If in doubt about whether or not you will use a certain document, get an apostille for it. There is a cost for international authentication, but don’t be tempted to skimp. Once you are in Mexico and earning in pesos you definitely won’t want the cost and stress of getting it done from thousands of miles away. You’ll be glad that you have the documents.
When you are finally in Mexico and go to the local office of immigration, they will tell you which documents you will need to gather and turn in to them, both from your files and from your school. At this point you will be glad that you’ve brought all of your important documents and gotten apostilles for them, because you will already be half way done with your application for immigration. Some of your documents in English will have to be translated by a local, certified translator. Immigration will give you phone numbers of the certified translators in your area. There will be a cost for this service, but it is something you will have to pay once you are in Mexico because only some translators are certified to translate documents for immigration.
Training Yourself Before You Head South
Many People assume that because they can speak English, they can teach it. These are two very different things, so while it is not necessary, you may want to take a TEFL (Teaching English as a Foreign Language) or TESOL (Teaching English for Speakers of Other Languages) course to prepare yourself. One such school is ITTO – the International Teacher Training Organization – with courses offered in Guadalajara as well as in the U.S.
Not all language schools in Mexico provide training for their teachers and even if they do, it is often very minimal. You may find you are more relaxed and more effective if you learn how to teach ahead of time. This would also provide you with some ideas and connections of places to teach.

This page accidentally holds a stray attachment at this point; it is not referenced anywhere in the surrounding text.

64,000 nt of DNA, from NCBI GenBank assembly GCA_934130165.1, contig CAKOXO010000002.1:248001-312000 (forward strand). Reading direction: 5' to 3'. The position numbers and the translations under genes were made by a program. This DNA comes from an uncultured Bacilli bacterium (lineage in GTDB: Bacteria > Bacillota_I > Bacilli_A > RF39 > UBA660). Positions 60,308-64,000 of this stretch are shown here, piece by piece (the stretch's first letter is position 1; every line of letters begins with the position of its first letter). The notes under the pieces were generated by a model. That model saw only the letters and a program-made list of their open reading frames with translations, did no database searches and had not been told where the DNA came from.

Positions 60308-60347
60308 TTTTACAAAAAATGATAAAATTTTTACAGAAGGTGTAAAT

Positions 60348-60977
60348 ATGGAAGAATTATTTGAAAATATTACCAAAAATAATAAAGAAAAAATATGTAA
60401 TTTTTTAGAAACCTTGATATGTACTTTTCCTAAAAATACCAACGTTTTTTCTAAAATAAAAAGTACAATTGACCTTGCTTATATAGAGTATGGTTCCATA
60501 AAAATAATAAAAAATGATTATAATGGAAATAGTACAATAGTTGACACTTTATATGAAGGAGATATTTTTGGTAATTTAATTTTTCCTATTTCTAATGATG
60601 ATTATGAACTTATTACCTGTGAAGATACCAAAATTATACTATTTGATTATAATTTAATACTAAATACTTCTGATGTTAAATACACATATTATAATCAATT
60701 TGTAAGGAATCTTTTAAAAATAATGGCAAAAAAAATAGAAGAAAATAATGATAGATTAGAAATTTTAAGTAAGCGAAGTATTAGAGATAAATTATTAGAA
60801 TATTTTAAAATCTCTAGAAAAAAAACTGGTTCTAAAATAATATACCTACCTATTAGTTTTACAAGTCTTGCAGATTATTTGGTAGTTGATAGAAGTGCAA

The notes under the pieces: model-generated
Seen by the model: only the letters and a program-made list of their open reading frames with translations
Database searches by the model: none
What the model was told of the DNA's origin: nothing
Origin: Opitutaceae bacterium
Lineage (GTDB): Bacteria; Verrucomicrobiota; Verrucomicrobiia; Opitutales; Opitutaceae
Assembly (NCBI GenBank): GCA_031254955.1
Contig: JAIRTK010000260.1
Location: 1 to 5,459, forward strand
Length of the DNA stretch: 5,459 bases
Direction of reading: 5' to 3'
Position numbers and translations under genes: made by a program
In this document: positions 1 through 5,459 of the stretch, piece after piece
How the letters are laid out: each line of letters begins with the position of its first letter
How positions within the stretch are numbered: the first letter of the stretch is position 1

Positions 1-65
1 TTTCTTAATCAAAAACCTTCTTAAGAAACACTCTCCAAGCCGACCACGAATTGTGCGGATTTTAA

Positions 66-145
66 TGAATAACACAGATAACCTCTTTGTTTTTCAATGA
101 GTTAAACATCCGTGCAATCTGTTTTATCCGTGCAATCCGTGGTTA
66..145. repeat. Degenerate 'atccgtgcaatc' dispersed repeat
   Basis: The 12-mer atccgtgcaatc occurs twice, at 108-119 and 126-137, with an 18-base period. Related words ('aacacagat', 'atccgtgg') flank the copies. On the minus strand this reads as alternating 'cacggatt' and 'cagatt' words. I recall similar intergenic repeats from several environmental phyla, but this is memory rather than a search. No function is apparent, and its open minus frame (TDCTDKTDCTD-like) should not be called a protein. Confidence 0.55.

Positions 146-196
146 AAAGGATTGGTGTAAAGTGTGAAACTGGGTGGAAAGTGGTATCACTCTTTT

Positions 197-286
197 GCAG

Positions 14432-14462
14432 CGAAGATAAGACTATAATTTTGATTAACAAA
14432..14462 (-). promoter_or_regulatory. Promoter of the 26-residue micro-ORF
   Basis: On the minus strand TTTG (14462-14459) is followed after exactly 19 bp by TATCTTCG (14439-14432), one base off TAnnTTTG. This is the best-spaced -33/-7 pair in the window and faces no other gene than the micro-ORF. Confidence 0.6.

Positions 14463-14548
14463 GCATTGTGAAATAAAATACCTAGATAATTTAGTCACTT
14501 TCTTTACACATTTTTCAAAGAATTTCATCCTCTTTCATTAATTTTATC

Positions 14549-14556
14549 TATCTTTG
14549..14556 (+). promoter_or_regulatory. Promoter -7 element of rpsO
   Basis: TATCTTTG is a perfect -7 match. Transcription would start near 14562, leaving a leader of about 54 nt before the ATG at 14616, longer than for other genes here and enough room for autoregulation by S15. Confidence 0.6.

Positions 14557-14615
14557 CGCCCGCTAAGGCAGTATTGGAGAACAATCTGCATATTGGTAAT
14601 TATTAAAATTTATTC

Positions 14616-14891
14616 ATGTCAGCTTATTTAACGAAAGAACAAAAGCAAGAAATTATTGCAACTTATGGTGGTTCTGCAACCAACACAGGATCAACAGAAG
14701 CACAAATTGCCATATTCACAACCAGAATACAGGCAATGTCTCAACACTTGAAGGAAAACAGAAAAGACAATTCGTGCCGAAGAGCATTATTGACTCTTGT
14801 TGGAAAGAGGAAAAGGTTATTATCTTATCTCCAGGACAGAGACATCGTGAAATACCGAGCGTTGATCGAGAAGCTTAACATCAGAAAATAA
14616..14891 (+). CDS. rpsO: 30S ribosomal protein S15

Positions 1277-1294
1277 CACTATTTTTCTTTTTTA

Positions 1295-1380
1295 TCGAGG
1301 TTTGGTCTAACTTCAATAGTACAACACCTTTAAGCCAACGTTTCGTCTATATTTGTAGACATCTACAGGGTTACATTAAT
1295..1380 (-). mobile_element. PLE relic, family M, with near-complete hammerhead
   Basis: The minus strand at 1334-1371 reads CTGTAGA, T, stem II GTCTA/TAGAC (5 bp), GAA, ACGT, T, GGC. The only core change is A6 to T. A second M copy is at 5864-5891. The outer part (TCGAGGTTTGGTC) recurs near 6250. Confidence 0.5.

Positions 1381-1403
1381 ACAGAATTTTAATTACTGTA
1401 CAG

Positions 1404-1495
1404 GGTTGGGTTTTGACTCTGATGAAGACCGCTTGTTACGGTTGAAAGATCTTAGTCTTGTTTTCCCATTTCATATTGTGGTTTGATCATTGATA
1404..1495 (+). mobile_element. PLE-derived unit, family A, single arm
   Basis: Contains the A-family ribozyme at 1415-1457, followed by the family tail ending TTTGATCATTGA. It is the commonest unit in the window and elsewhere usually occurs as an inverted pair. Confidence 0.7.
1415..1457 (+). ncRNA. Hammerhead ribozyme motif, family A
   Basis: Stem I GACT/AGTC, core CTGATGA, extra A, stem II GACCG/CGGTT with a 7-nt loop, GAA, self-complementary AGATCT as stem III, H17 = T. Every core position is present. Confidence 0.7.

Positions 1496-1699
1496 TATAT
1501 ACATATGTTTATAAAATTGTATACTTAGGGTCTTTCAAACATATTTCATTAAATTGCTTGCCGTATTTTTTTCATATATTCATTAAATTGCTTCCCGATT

You may also want to study Spanish before you come, but this, too is not necessary in order to be able to teach English. Most schools require that only English be spoken in the classroom so, in that aspect, being monolingual would be an advantage. Since language schools are full of bilingual people, your employer will be able to communicate with you even if you don’t speak Spanish.
Some people combine their English teaching experience with studying Spanish, often at the same language center. You could consider trading classes taught for classes received. Many schools are happy to work out such a deal.
Next month in Part 2 you’ll read about marketing yourself, selecting a school from among the various types that offer English classes, and being successful in your new work environment once you arrive in Mexico.
The series: How to Make Teaching English in Mexico a Reality
- Part 2: Marketing Yourself
- Part 3: How to Plan Realistic, Communicative Practices in the ESL Classroom